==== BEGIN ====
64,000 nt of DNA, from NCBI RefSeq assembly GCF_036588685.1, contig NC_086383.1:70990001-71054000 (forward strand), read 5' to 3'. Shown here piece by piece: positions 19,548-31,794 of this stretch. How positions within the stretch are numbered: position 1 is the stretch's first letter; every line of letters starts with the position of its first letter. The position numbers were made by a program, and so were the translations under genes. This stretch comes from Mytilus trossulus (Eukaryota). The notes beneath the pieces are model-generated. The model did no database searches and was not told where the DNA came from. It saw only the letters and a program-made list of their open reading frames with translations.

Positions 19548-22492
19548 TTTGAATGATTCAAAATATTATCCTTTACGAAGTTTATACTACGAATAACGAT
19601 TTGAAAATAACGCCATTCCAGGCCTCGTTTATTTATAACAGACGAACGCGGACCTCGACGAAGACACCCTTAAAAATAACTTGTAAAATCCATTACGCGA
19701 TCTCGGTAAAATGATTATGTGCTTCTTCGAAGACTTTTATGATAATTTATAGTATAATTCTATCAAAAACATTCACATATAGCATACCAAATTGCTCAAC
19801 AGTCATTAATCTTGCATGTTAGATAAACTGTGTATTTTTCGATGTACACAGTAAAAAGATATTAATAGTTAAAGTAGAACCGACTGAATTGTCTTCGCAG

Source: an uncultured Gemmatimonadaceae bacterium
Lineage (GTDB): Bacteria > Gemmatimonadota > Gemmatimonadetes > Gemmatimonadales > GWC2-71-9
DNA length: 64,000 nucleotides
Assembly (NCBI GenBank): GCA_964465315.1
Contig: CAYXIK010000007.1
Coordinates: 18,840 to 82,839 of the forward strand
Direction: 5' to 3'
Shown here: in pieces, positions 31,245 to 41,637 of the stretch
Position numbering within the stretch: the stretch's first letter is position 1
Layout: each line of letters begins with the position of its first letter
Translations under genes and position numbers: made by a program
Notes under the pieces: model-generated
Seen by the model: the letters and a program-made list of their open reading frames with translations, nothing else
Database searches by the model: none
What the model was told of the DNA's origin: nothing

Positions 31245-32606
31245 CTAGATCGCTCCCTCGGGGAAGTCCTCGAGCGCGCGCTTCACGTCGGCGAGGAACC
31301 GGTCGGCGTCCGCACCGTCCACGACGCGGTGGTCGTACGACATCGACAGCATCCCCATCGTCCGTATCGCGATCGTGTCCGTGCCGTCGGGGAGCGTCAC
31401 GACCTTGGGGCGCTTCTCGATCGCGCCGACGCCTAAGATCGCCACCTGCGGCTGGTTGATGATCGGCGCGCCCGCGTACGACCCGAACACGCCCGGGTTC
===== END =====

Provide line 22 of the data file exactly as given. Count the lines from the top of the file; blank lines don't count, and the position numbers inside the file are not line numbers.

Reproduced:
Positions 31245-32606